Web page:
U.S. inflation rate jumps to highest level since 1990, at 6.2%

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The U.S. cost of living went up at its fastest annual pace in more than 30 years in October, new figures showed Wednesday, as the price of just about everything is increasing at a much faster pace than usual.

The U.S. Bureau of Labour Statistics reported that the all-items consumer price index rose by 6.2 per cent in the 12 months up to October. Prices rose by almost a full per cent just in the month of October alone.

While almost every single subindex was higher, the biggest factors in the record-setting jump were energy, shelter, food and new and used vehicles.

Policy makers tend to like to strip out the impact of food and energy costs from the overall inflation rate because they can be so volatile, but even by that metric, the U.S. inflation rate hasn’t been this high in 30 years. The pared-down rate came in at 4.6 per cent, which is the highest increase for everything else since 1991.

U.S. energy prices have risen by 30 per cent in the past year, the fastest pace of increase since 2005.

Inflation rising everywhere

After plummeting during the pandemic, inflation has come roaring back around the world for a number of factors. Chiefly, government support programs aimed at keeping people employed, coupled with low interest rates, have flooded the world with cash, which is looking for somewhere to be spent.

Also, ongoing pandemic lockdowns are creating shortages of certain items at a time when demand for them has come roaring back among COVID-weary consumers, which has made it hard to find certain items — and caused higher prices for whatever’s left.

Canada’s inflation rate is also rising at its fastest pace in decades.

The pandemic has caused disruptions in the supply of things like lumber, which has led to wild price swings for consumers. (Jeff McIntosh/The Canadian Press)

Economist Sal Guatieri with Bank of Montreal said the turnaround in inflation has been breathtaking to watch.

“It’s hard to believe that the annual rate was virtually zero (0.1 per cent to be exact) in May 2020, just after the shutdowns. But that’s what happens when supply (of virtually everything these days) can’t keep up with stimulus-stoked demand,” he said in an email to clients.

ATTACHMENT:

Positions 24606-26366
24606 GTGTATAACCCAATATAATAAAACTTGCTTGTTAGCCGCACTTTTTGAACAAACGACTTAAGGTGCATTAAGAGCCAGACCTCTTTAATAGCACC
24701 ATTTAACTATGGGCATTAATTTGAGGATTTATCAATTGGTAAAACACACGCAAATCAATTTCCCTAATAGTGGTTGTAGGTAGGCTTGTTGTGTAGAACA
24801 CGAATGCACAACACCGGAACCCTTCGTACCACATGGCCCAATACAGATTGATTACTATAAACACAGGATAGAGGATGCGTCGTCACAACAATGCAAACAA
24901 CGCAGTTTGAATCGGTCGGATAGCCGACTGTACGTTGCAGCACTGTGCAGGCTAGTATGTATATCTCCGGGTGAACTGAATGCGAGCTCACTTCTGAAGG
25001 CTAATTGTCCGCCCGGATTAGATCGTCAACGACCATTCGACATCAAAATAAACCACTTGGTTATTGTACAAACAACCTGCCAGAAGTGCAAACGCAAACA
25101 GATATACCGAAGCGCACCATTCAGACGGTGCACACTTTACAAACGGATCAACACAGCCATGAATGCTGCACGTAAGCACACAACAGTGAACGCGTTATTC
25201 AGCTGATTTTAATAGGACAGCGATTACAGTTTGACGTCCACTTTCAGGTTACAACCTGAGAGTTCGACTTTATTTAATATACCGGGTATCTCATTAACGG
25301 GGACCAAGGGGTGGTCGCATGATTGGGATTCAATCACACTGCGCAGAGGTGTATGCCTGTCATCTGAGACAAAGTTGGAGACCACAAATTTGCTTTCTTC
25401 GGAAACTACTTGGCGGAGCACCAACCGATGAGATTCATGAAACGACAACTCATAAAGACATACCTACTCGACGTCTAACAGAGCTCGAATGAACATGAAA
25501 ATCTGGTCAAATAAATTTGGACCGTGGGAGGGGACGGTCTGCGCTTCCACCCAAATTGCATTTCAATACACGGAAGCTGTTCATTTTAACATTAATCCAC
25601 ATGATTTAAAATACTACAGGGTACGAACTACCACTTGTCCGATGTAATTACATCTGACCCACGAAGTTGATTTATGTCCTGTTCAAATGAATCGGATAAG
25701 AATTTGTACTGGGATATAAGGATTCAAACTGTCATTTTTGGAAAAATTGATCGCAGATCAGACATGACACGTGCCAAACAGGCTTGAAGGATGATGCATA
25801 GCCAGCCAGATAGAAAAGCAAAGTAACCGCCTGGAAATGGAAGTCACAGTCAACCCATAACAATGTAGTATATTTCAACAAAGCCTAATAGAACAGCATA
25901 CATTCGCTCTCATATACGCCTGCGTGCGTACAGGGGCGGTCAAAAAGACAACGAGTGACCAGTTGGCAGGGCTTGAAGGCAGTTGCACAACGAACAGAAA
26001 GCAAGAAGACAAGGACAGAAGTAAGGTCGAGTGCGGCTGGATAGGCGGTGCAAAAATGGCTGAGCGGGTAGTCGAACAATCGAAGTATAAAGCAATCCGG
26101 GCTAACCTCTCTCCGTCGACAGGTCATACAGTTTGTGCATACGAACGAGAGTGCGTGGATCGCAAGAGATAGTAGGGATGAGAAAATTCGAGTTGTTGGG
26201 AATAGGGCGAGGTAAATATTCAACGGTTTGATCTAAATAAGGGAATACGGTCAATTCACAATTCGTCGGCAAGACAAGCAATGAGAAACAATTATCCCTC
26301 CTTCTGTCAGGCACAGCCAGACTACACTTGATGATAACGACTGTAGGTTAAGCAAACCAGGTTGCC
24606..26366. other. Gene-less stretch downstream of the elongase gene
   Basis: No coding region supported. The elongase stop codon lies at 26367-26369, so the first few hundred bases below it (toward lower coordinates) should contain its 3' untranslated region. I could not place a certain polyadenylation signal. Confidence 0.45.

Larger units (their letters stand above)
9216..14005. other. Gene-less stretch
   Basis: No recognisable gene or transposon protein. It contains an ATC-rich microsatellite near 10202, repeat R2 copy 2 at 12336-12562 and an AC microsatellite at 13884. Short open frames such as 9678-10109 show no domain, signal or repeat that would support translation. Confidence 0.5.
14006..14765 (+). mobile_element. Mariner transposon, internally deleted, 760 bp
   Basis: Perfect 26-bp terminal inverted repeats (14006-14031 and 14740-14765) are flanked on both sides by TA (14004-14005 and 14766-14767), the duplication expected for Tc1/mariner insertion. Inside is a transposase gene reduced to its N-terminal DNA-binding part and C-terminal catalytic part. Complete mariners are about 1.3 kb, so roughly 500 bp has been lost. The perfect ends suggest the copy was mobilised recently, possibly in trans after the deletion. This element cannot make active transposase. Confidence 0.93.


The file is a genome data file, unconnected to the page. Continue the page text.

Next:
Two soft spots in the numbers are prices for clothing and airplane tickets, “but both are likely to turn higher as more people head back to the office and travel,” Guatieri said.

Economists and policy-makers had hoped that inflation would be “transitory,” which is an economics term that means temporary, and merely passing through due to short-term factors. But the longer inflation lasts, the more likely it is that central banks will have to start raising their interest rates sooner and faster to tame it.

Leslie Preston at TD Bank said she expects the U.S. Federal Reserve will have to start hiking as soon as next summer.

“Price pressures may ease alongside supply chain issues, but it is clear that healthy demand for nearly everything, as the economy recovers from the pandemic, has overwhelmed supply,” she said.

Last week, the Fed said it had no plans to hike its rate until next summer at the earliest but Simon Harvey with foreign exchange firm Monex Canada said that investor reaction to the scorching hot inflation number shows they have their doubts they can stand pat for that long.

“With price pressures now embedding into the overall economic backdrop, evidenced by how widespread the rise in inflation was over all categories in October, markets have been forced to question the Fed’s messaging yet again,” he said.



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